Working with independent contractors is crucial for businesses that necessitate specific skills that aren’t available in their native country. 

International contractors typically don’t have the full set of entitlements as regular employees, meaning that businesses can reduce overhead costs. Nowadays, businesses can easily hire, onboard, and pay international contractors with the help of companies like Native Teams, and their all-in-one contractor solutions.

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Common mistakes in hiring international employees

By investing time in thoroughly understanding the in-country laws and regulations, businesses can sidestep these obstacles and avoid fines and penalties. Here are some of the common mistakes when hiring international employees. 

1. Misclassifying employees

When hiring international employees, one common mistake is the misclassification of their employment status. 

If a business pays a fixed amount on a regular basis and has full access to their working schedule, the person is deemed as an employee. This means that the business is required to pay contributions and provide benefits to that employee. 

2. Violating the new country’s laws

Employment and labour laws differ across countries. Therefore, businesses need to gather information on notice period durations, create employment contracts, and follow the rules around labour laws. 

In addition, social and benefits deductions need to be considered. Some countries have strict rules when it comes to social deductions, insurance, and retirement plans. 

3. Incorrect payroll calculations

Executing compliant payroll calculations can be highly complex. When employing internationals, businesses are expected to run a local payroll because international employees can’t be added to the home payroll. One small miscalculation or lack of contribution can affect the employee’s take-home pay. Payroll calculators provide a full salary breakdown in the countries in which businesses want to hire.

Tips on hiring international employees

Growth-minded businesses should follow a deliberate recruitment process to attract professionals with the highest expertise. Below we cover some tips that can be utilised for hiring international employees. 

1. Determine the hiring status

An important first step is to determine the hiring status — as an employee or contractor. Hiring contractors might seem simple, but it could lead to issues if due diligence isn’t done based on the local employment rules. 

International employees provide more stability; however, businesses could be required to establish a legal entity to start hiring.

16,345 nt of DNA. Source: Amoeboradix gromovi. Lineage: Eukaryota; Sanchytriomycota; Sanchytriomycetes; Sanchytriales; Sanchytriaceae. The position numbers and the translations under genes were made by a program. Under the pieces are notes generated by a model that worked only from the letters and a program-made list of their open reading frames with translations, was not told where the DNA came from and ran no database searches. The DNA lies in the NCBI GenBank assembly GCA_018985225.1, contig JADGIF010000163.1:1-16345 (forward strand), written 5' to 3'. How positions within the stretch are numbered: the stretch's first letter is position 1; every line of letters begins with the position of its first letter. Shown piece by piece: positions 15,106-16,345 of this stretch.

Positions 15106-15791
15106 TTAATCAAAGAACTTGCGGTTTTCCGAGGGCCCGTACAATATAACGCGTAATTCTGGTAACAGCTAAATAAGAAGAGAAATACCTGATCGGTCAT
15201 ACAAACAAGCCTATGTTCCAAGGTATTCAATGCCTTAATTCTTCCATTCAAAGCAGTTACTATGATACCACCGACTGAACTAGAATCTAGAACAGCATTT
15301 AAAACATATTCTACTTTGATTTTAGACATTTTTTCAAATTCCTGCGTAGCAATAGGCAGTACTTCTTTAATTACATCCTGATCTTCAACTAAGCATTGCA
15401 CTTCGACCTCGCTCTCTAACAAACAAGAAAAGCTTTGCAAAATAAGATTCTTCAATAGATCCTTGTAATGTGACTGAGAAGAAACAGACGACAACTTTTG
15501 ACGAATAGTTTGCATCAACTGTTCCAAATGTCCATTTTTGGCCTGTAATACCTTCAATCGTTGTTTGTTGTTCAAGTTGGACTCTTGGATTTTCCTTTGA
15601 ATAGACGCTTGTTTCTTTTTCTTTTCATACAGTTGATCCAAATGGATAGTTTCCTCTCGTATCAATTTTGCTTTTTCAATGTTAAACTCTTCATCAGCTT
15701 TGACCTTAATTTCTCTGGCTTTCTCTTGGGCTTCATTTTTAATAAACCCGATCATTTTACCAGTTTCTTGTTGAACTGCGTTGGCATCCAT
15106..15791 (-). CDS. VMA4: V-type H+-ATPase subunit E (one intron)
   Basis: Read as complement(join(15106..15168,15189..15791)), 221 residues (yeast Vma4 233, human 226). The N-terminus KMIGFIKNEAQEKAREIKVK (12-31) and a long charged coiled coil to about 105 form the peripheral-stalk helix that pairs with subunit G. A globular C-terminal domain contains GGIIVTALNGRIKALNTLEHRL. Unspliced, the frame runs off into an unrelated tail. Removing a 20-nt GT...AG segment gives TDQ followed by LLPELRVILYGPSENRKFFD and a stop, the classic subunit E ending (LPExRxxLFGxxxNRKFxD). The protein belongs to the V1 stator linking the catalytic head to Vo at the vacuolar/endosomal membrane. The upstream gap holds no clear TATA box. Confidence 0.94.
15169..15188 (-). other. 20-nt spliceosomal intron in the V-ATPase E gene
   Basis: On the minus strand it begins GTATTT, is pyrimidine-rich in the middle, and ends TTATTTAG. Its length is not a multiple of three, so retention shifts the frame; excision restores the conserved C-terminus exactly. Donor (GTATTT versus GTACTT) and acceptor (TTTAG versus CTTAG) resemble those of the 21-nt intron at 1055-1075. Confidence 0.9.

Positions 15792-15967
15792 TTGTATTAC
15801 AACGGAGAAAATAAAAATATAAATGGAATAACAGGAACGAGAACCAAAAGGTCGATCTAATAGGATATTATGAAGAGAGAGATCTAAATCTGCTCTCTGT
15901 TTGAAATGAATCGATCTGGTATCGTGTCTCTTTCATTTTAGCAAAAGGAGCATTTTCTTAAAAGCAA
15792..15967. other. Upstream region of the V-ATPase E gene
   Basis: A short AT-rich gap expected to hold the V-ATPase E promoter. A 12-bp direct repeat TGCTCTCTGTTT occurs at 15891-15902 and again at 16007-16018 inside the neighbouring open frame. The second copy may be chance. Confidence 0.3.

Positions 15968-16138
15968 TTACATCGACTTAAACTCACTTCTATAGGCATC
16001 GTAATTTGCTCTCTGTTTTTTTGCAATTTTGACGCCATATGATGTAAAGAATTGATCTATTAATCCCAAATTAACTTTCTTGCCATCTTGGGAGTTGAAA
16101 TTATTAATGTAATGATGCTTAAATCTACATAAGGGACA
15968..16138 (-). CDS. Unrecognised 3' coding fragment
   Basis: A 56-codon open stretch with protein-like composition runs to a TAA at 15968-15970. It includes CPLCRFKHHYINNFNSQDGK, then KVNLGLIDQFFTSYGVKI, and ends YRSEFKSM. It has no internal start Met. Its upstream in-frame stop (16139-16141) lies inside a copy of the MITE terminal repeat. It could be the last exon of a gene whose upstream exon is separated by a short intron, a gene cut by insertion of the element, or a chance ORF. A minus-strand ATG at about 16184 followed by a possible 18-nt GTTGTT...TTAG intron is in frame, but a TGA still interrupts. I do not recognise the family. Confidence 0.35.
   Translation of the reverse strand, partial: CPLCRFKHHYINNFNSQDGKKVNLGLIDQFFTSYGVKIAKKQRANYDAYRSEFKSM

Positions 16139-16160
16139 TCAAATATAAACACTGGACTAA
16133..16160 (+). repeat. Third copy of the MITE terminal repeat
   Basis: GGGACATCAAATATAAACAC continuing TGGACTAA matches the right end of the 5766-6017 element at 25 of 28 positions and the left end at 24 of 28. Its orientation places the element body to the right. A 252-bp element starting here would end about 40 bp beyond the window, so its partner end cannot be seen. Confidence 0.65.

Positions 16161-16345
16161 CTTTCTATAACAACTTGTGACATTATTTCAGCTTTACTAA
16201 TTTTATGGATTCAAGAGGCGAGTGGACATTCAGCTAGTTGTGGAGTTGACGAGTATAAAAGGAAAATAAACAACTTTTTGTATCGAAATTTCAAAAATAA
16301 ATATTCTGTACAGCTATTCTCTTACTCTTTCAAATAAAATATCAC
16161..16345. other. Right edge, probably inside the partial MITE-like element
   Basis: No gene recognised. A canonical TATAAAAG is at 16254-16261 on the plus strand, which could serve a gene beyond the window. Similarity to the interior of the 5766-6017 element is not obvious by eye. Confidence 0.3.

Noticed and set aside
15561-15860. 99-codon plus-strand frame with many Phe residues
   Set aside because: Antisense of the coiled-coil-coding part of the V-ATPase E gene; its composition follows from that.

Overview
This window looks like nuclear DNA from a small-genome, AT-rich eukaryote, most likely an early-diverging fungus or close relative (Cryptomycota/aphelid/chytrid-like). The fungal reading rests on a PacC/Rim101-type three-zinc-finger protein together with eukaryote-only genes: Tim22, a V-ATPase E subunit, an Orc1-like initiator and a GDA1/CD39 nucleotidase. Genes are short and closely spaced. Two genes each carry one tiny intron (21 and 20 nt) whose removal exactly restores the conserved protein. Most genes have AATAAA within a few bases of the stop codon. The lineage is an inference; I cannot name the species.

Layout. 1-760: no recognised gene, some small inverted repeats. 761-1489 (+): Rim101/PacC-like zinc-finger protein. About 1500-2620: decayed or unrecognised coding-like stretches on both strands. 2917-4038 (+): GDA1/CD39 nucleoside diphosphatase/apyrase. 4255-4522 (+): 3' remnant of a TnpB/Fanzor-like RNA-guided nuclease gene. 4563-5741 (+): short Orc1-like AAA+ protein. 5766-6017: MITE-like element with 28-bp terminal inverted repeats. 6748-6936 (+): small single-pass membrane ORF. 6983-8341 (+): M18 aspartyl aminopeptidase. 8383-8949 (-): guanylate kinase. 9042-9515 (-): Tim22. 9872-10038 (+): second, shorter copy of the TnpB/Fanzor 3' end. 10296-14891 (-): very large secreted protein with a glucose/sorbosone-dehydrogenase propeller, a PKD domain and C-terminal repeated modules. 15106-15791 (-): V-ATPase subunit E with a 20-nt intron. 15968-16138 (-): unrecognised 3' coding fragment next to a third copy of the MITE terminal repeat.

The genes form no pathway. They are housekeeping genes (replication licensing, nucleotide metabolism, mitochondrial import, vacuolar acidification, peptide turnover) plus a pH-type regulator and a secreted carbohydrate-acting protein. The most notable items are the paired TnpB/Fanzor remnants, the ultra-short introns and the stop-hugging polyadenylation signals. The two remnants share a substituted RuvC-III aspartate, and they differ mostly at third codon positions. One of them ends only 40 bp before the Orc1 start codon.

It’s essential to make this distinction at the beginning of the process to avoid misclassification. 

2. Network and acquire referrals

To ensure the right international talent for a certain position, acquiring referrals from trusted sources can aid in such a search. 

Asking for recommendations from local businesses in the same industry or current employees who have global networks can be more beneficial than posting a job post. 

As a result, the credibility of the business around the world will improve while increasing the business’s talent pool. 

3. Review the legal requirements

Expanding in countries that have a low tolerance for lack of compliance means it’s imperative to execute error-free payroll and full compliance. 

Streamlining payroll management with automation tools can centralise the system and minimise the burden that comes with global compliance. 

On top of this, it’s vital to stay abreast with the newest changes related to labour laws and payroll regulations to avoid legal issues. 

4. Develop an onboarding plan

A positive onboarding experience leads to increased employee retention. Developing an onboarding plan will help the new employee to learn the ins and outs of the team and integrate faster. 

The onboarding plan can entail personalised welcome messages and internal training to familiarise them with the forms of communication and team members. 

The team management should also explain role-specific expectations and assign manageable initial projects.

How to Hire International Employees

To sum up

International employees can immensely diversify a business’ workforce and provide fresh experiences and perspectives. By following our insights, strategies, and tips, businesses can recruit foreign workers without worrying about legal compliance!

Ivana Veljanovska avatar


Ivana Veljanovska is a content specialist who loves writing about tech and new digital trends. In her free time, she likes to do creative stuff, explore interesting places, and seek new adventures.